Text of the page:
The Planets


Southern Hemisphere

John Field from the Carter Observatory in New Zealand speaks about the southern hemisphere night sky during September 2013.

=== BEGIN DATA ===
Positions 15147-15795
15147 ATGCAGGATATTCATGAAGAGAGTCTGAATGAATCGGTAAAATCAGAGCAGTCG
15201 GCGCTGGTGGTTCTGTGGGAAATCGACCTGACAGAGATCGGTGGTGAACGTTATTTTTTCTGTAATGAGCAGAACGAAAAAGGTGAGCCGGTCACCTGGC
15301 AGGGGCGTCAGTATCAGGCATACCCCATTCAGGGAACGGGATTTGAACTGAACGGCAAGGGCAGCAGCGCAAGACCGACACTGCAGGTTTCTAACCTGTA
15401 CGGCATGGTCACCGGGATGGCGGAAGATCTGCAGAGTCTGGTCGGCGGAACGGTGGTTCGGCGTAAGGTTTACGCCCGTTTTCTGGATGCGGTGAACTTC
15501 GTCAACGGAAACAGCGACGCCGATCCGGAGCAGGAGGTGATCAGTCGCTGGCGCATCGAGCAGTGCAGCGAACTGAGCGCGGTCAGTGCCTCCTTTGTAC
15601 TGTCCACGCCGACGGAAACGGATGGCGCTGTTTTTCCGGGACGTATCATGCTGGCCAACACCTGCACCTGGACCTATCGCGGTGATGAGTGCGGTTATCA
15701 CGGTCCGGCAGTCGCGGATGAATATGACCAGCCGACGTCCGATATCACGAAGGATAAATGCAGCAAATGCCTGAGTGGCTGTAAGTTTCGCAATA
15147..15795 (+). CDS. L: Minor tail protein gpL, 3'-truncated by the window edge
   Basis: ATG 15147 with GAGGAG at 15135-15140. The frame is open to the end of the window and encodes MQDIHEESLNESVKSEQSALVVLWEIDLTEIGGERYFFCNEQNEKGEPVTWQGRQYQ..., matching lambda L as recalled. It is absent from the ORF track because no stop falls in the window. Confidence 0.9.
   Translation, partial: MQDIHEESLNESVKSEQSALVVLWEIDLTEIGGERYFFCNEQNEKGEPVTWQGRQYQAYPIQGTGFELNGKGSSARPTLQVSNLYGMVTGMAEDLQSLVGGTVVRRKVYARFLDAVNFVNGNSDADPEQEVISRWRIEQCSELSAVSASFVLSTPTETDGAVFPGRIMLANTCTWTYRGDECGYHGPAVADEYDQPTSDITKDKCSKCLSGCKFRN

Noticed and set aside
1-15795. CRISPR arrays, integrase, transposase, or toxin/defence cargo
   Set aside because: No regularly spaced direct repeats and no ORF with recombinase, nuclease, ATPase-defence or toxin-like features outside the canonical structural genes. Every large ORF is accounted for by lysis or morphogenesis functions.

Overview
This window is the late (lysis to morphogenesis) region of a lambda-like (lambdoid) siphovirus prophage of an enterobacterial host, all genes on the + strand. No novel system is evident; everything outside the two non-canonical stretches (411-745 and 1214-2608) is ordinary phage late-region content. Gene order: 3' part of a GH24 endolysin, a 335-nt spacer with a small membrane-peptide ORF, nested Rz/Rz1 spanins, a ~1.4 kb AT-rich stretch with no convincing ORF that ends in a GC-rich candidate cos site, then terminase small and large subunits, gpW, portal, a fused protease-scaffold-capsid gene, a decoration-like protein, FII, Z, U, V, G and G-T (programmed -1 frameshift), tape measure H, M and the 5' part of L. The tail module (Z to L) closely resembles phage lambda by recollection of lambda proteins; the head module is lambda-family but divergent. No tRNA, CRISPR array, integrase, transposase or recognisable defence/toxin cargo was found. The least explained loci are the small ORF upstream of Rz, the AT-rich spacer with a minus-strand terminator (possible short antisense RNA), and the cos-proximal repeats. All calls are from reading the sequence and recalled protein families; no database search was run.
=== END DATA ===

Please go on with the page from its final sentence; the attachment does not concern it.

As the spring equinox approaches on the 22nd, the winter stars set earlier in the west and the summer constellations begin to rise in the east. Scorpius is overhead after sunset. To Māori it is a fish hook, while to the chinese it is a dragon breathing out the Milky Way. The constellation contains many bright stars, double stars and star clusters. The Milky Way runs north to south and provides a wealth of targets. Cygnus the Swan, or the Northern Cross, is in the north with its neck stretching along the Milky Way and its brightest star, Deneb, marking the tail on the horizon. The stars Deneb, Vega and Altair form the Winter Triangle. Beta Cygni marks the Swan's head, and its alternative name, Albireo, derives from 'beak star'. With a magnitude of +3, a telescope show it to be a lovely double star, with gold and blue components. Gamma Cygni is the chest of the Swan and the centre of the Cross, shining at magnitude +2.6. A dark band on the Milky Way, known as the Cygnus Rift, can be spotted on a moonless night. Sometimes called the Northern Coalsack, it is a large cloud of dust around a million times the mass of the Sun. North-east of Deneb is the open cluster M39, larger than the full Moon and visible to the unaided eye. Binoculars or a wide-field telescope reveal a loose, triangular cluster of over 30 stars.